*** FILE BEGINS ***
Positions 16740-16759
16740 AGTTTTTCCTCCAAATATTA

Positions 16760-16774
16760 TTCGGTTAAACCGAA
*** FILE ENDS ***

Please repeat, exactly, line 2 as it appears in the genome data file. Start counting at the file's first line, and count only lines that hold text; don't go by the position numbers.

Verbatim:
16740 AGTTTTTCCTCCAAATATTA